Markus J. Prutsch, born in 1981 (Wagna, Austria), studied History (M.Phil.) and Political Science (M.Phil.) at the Universities of Salzburg (Austria) and Heidelberg (Germany). In December 2005, he was conferred the Best Graduate of the Year Award by the Austrian Ministry of Education, Science and Culture. Between 2003 and 2006, Markus J. Prutsch worked as research assistant at the Universities of Salzburg and Heidelberg and as associate member of the Military History Research Institute in Potsdam (Germany). In 2006, he became researcher at the European University Institute (Florence, Italy), where he received his M.Res. (2007) and Ph.D. (2009; awarded with special mention), specialising on early 19th century political history and theory with a particular interest in post-Napoleonic constitutional transfer and reception processes. Between 2009 and 2012, Markus J. Prutsch was a postdoctoral research fellow at the University of Helsinki within the international research project Europe 1815-1914, funded by the European Research Council. In January 2019, he completed his habilitation at Heidelberg University and received the venia legendi for modern and contemporary history. Since December 2011, he is senior researcher and administrator at the European Parliament, responsible for culture and education policies.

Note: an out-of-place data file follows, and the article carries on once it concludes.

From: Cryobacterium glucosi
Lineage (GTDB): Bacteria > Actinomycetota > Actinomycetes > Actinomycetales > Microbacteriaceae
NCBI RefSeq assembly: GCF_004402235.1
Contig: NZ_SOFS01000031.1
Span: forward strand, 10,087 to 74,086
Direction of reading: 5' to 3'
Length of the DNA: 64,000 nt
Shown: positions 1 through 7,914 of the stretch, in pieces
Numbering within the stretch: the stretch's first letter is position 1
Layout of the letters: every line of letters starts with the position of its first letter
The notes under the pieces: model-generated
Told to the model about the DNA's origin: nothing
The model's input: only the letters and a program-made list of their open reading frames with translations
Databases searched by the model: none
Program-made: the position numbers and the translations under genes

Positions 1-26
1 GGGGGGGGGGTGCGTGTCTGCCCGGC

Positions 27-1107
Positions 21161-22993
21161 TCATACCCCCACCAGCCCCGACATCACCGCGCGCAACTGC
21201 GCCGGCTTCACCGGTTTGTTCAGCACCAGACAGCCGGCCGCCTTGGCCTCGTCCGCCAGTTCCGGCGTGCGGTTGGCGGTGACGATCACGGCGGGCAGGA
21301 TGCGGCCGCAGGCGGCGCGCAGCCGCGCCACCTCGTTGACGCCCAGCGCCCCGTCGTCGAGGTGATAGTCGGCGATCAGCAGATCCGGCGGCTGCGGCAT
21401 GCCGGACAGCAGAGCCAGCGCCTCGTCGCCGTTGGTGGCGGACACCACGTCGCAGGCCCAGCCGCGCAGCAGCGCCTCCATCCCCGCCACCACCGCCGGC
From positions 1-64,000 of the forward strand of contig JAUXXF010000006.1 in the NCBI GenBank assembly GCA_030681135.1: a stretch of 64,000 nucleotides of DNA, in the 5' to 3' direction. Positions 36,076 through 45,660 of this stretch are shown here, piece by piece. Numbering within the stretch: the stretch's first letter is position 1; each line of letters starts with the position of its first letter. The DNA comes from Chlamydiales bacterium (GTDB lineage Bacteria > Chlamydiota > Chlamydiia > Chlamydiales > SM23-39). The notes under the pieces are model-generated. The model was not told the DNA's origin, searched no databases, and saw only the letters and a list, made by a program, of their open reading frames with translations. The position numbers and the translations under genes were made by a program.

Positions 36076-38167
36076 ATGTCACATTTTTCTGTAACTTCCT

Markus J. Prutsch is a member of the Global Young Academy, fellow of the Heidelberg Academy of Sciences and Humanities and associate professor at Heidelberg University. He has led several international research projects (e.g., Science, Numbers and Politics) and has lectured at universities and conferences in various countries in Europe and beyond, including the USA and Indonesia. His work has been awarded at several occasions, inter alia with the Bruno-Kreisky-Prize for Political Literature, which he received in 2009 for his monograph: Fundamentalismus. Das ‘Projekt der Moderne’ und die Politisierung des Religiösen. His main fields of interest are: European political and constitutional history; political theory and philosophy; comparative research on democracy and dictatorship; identity studies.